Secure Web Apps with JavaEE and Apache Fortress
ApacheCon is just a couple weeks away -- coming up May 16-18 in Miami. We asked Shawn McKinney, Software Architect at Symas Corporation, to share some details about his talk at ApacheCon. His presentation, “The Anatomy of a Secure Web Application Using Java EE, Spring Security, and Apache Fortress” will focus on an end-to-end application security architecture for an Apache Wicket Web app running in Tomcat. McKinney explains more in this interview.
Linux.com: Tell us about your inspiration for this talk.
Shawn McKinney: The idea for this talk started several years back, when I first began working full-time with Symas. I was working on a project that spanned multiple companies with my friend and colleague, John Field, who's a security architect at EMC, now Pivotal.
At the time, we were working on a process to migrate legacy Cobalt apps from running on their native IBM z Series mainframe platform to run on top of open systems architectures, i.e. Linux.
These were massive programs with millions of lines of code, built over decades. Their conversion processes required mimicking the mainframe's legendary security controls onto Linux platforms, using what was available to us via native and non-native security controls.
This meant dealing with a multitude of security concerns across every tier of the system and into many of its sub-layers as well. Mandatory access controls were enforced on every node in the system.
Linux systems had to be hardened to the nth degree and at the same time, multiple grades of authorization were required within the platform layers. Fortunately, everything we needed to do all this was already readily available and usable, and easily found within the public domain.
Only open, established, and timeworn practices were being targeted. That is, technologies released under permissible licenses, like the Apache software license, and these things were allowed into the final design. Our problem wasn't with how to design the security system, per se, nor how to build it. Strangely, those were the easy parts.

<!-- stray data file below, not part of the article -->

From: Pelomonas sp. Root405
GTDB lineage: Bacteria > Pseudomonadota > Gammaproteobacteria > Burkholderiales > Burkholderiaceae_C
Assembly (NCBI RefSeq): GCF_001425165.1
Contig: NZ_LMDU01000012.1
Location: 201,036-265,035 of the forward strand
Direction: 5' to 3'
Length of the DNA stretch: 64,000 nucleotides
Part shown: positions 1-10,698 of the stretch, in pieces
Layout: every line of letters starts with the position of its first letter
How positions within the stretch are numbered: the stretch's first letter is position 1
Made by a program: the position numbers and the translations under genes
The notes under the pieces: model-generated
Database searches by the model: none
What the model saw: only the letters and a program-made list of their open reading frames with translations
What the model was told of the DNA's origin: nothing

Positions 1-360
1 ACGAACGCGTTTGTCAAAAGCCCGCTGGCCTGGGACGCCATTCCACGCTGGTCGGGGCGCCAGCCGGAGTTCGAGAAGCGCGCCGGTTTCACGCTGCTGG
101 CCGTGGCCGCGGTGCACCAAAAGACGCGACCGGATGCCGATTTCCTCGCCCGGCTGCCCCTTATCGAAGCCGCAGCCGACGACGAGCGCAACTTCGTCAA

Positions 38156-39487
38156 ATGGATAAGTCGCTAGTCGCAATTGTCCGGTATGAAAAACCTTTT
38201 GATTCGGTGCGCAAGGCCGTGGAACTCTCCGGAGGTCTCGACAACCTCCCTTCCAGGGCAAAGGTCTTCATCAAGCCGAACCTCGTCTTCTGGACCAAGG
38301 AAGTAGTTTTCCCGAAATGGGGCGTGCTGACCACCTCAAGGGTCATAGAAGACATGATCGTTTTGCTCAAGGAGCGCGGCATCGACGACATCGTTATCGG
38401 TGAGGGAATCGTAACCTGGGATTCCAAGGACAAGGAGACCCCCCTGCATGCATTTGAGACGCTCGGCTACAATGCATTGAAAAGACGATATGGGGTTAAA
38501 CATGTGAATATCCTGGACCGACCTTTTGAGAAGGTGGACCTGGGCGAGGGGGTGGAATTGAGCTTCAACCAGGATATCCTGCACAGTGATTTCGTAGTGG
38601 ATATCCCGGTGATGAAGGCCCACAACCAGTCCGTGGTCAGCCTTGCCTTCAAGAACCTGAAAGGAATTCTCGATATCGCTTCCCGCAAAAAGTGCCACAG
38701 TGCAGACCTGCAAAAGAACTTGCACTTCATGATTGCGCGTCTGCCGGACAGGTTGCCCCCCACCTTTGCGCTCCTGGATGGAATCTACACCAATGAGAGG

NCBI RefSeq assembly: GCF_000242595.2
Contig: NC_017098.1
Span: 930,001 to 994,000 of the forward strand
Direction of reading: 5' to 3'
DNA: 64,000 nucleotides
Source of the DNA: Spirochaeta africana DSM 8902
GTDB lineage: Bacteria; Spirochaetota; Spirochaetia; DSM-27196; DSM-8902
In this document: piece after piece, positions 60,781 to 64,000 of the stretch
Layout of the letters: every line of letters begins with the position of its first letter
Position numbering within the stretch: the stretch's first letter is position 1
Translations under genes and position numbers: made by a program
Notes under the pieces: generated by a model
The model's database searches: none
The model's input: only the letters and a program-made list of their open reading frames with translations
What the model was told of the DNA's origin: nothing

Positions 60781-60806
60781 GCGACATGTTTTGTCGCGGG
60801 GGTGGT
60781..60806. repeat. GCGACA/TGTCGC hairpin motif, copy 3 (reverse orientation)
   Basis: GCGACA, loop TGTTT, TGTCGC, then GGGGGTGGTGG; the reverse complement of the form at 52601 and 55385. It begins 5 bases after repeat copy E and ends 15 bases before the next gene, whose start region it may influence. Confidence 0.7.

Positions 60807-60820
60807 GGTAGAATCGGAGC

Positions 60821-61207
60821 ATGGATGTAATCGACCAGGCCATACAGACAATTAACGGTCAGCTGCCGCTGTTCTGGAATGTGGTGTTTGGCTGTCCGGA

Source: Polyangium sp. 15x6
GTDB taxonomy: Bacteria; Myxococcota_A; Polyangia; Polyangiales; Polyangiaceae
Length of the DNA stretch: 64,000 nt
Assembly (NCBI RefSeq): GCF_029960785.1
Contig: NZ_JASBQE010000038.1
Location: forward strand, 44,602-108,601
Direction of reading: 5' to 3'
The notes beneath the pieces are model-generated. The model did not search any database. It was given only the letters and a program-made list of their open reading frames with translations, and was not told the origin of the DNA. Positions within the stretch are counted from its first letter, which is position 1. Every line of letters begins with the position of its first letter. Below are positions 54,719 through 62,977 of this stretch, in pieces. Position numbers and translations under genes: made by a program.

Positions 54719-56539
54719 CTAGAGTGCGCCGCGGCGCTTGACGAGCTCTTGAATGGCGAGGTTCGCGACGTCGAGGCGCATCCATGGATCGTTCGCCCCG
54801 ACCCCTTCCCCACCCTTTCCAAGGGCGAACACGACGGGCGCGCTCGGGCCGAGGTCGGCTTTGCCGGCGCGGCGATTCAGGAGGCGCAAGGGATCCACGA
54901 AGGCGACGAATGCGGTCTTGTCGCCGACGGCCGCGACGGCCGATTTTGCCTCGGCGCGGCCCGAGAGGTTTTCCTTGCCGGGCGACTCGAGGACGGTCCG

The hard part for us was how do we convey the contents of its complex design to others in a way that is understandable? Because, many of us are not, shall we say, security afflicted, so despite recommending only best practices, their concepts remain arcane, complicated, and generally not known to the masses.
To break through this complexity barrier, John and I borrowed an idea remembered from our youth, and that is those science textbooks that depict the human anatomy. You remember the ones that use translucent pages, each with a particular organ, all overlaying together comprising the comprehensive image of the human body, complete with all of its sub-systems?
We thought this a good way to communicate our complicated security system design to others. We adapted this idea for our end-to-end security design layout. Each image corresponds with an individual security component contained within a typical web app from it's outer to innermost layers.
What's unique about this particular talk is that it started with those initial visual images of a typical web security system architecture.
Next, a test application was created to go along with those anatomy images. The test app mimicked a typical web system, complete with test pages, links, buttons, database tables, et cetera, all of which are under tight security controls of various types.
The goal of the test app was to create a comprehensive tutorial demonstrating all of the pertinent security controls that were contained within the anatomy diagram. Finally, we added instructions to install, deploy, and run the test app and published it all to GitHub.
The project is called The Apache Fortress Demo, and we used it in our live demos and it could also be used by anyone else who wants to try it out at home. During our live demos, we would simultaneously dissect and discuss the web system security functionality, switching between the Power Point slides visually depicting the images and into the concrete demo to show how it all worked in a live system.
Linux.com: Who should attend this talk?
McKinney: It is a Java security demonstration, so anyone who's working in Java platform that's in security would be particularly interested. The demo's going to cover security protocol interplays, including TLS in its various forms and flavors, so LDAPS, for example, HPS. So, I'm going to say anyone who's interested in security-related topics should get something from it.
Linux.com: What technical background will you assume the audience has?
McKinney: I'm going to assume basic conceptual understanding of security concepts like authentication, authorization, and encryption of data. So, understand those abstract concepts, and then we will then make them concrete for this specific platform in the demo.
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